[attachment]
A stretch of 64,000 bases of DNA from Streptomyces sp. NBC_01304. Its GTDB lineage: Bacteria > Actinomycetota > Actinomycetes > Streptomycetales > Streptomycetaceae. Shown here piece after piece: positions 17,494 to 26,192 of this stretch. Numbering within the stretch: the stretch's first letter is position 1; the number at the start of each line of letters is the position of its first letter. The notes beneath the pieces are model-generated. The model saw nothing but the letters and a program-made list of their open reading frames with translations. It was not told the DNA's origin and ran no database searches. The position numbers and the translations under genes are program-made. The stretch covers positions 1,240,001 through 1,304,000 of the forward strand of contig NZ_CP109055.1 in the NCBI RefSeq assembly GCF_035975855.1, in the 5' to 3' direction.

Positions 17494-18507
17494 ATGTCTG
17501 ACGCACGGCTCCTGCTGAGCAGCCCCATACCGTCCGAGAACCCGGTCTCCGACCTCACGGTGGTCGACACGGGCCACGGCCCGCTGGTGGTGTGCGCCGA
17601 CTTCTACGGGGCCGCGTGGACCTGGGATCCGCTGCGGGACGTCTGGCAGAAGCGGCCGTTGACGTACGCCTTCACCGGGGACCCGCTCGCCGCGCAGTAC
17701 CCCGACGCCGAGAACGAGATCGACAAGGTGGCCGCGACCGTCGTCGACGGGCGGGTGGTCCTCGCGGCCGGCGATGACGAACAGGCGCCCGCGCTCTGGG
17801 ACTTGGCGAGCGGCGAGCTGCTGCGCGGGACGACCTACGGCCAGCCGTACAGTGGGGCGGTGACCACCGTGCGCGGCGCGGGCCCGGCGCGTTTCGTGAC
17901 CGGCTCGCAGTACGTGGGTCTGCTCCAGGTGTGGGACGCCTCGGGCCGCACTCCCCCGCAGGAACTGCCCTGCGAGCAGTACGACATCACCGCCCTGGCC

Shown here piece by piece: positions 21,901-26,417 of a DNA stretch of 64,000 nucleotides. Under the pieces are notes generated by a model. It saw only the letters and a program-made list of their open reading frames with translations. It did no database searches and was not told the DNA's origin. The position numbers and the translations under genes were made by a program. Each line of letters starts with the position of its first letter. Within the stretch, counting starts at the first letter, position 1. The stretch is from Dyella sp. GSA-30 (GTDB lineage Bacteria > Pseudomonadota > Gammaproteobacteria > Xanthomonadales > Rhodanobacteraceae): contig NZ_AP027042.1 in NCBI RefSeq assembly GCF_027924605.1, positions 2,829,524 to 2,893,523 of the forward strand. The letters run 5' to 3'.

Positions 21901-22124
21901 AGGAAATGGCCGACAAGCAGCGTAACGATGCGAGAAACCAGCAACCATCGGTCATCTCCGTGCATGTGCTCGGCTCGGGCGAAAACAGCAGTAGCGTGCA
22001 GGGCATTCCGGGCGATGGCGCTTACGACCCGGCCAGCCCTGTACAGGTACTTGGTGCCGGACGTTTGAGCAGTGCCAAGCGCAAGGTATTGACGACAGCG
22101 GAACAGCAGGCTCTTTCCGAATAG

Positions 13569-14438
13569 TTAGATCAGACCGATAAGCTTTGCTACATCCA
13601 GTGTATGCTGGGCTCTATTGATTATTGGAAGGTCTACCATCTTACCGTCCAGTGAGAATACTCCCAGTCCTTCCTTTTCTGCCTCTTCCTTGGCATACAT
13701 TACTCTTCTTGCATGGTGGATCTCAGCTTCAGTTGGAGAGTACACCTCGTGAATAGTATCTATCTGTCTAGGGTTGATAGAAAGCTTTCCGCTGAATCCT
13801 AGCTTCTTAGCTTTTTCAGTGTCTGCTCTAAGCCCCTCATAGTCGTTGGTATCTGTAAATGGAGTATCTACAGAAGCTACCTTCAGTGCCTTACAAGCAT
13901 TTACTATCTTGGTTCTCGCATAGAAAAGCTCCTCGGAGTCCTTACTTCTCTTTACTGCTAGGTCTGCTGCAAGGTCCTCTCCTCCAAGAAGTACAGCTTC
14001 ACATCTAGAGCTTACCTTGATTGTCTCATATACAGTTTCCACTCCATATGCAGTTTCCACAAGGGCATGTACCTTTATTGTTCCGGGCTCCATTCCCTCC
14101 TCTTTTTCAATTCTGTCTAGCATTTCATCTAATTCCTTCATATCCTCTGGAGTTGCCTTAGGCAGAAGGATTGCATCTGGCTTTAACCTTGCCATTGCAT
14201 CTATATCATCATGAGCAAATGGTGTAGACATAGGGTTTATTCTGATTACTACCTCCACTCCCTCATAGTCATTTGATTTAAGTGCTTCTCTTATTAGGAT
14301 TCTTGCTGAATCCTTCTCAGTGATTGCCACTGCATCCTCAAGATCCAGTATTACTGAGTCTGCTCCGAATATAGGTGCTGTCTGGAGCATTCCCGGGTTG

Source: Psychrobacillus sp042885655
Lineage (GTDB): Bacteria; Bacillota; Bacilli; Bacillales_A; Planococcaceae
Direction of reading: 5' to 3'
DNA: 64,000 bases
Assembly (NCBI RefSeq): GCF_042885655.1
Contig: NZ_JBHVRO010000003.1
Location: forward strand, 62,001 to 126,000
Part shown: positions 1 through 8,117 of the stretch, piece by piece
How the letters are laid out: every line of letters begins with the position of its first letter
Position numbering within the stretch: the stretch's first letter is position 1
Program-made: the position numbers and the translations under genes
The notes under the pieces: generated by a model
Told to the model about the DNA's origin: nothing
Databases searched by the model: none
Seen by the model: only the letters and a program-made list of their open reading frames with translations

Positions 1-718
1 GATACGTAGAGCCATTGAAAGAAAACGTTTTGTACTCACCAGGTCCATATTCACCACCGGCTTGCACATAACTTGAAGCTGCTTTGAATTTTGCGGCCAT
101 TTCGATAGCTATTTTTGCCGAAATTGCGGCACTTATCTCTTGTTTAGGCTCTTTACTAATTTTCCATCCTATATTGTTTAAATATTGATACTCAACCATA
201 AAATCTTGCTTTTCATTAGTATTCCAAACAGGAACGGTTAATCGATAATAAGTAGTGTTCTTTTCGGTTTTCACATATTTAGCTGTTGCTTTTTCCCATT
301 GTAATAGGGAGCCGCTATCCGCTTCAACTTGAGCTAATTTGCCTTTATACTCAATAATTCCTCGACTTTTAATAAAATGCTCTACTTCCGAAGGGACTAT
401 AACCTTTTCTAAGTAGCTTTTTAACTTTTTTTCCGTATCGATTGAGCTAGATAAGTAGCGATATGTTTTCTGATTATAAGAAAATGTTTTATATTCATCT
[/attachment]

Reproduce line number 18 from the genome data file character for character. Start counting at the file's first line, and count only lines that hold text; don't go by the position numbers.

13801 AGCTTCTTAGCTTTTTCAGTGTCTGCTCTAAGCCCCTCATAGTCGTTGGTATCTGTAAATGGAGTATCTACAGAAGCTACCTTCAGTGCCTTACAAGCAT